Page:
Antonio Cromartie was banged up in 2013, so he had to take a 1-year “prove it” deal with the Cardinals. He definitely showcased how good he was, playing as one of the top cornerbacks in the NFL until a late-season ankle injury slowed him down.

    2. Dan Williams, NT, Cardinals. Age: 28.
      Signed with Raiders

      Dan Williams is limited as a pass-rusher, but he’s been one of the better run-stuffing nose tackles in the NFL over the past several seasons.

    3. Lyle Sendlein, C, Cardinals. Age: 31.
      Lyle Sendlein was downright awful in 2014, but that could be attributed to a calf injury that he sustained in training camp and just wouldn’t go away. Sendlein had a decent 2013 season, and had played well before that. Some team could get a nice buy-low option at center.

    4. Tommy Kelly, DE/DT, Cardinals. Age: 34.
      Tommy Kelly will be 35 late during the 2015 season, but he still provides a solid pass rush while being pretty decent in terms of stopping the run.

    5. Darnell Dockett, DE/DT, Cardinals. Age: 34.
      Signed with 49ers (2 years, $7.5 million)

      Darnell Dockett missed all of 2014 with a torn ACL. The season before, Dockett was just sub par. He’ll be 34 in May, and it’s unlikely that he’ll ever be anything close to the dominant player he once was. He can probably still be a strong backup, however.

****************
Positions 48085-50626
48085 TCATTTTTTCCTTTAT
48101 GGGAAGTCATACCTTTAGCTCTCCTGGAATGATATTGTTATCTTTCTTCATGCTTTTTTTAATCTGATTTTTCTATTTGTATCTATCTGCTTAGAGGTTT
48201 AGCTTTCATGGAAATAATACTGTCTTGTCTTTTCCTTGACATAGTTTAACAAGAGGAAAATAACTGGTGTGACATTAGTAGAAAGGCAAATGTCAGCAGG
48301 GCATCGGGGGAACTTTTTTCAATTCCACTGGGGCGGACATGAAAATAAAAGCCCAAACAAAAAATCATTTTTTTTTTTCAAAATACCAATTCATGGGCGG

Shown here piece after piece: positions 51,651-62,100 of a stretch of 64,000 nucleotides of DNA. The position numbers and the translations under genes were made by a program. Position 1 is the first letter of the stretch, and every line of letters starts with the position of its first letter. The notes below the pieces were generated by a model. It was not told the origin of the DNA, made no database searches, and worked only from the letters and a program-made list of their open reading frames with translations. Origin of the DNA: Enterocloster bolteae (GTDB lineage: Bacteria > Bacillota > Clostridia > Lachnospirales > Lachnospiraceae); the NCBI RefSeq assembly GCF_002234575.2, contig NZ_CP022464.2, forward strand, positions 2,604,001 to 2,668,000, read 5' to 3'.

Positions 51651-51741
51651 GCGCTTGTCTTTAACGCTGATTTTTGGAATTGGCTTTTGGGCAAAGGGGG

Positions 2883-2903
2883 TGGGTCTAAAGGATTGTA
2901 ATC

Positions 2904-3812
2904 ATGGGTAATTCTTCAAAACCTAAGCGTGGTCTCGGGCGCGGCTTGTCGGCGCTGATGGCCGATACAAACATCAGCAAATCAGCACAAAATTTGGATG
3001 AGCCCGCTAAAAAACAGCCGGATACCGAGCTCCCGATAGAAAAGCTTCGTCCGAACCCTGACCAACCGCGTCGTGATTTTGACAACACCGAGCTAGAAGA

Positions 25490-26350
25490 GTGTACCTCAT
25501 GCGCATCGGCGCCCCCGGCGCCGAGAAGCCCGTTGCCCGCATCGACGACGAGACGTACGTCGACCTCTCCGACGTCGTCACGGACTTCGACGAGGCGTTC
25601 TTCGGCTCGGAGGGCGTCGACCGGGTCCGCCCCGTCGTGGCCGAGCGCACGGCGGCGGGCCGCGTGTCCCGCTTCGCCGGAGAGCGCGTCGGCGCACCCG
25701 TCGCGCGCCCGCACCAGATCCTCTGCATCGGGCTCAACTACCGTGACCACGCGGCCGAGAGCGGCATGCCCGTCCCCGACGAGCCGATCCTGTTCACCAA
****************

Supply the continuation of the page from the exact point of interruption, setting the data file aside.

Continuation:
6. John Abraham, DE/OLB, Cardinals. Age: 37.
      John Abraham registered 11.5 sacks in 2013, but missed all but one game this past season with a concussion. Abraham said he’s coming back for 2015, but he’s 37 in May and has an extensive concussion history.

    7. Ted Ginn, WR/PR, Cardinals. Age: 30.
      Signed with Panthers

      I’m biased against Ted Ginn because he has a habit of costing me money when I wager on or against him, but he still deserves to be rated as a two-star free agent. He’s not much of a receiver, but he’s still a dynamic punt returner; he took a touchdown to the house in 2014 and averaged more than 10 yards per return.

    8. Sam Acho, DE/OLB, Cardinals. Age: 26. — Signed with Bears
    9. Rob Housler, TE, Cardinals. Age: 27. — Signed with Browns (1 year, $1.76 million)
    10. Paul Fanaika, G, Cardinals. Age: 26. — Signed with Chiefs (3 years, $8.1 million)
    11. Larry Foote, ILB, Cardinals. Age: 35.
    12. Alameda Ta’amu (RFA), NT, Cardinals. Age: 25. — Re-signed with Cardinals
    13. Bradley Sowell (RFA), OT, Cardinals. Age: 26. — Re-signed with Cardinals (1 year)
    14. Jonathan Dwyer, RB, Cardinals. Age: 26.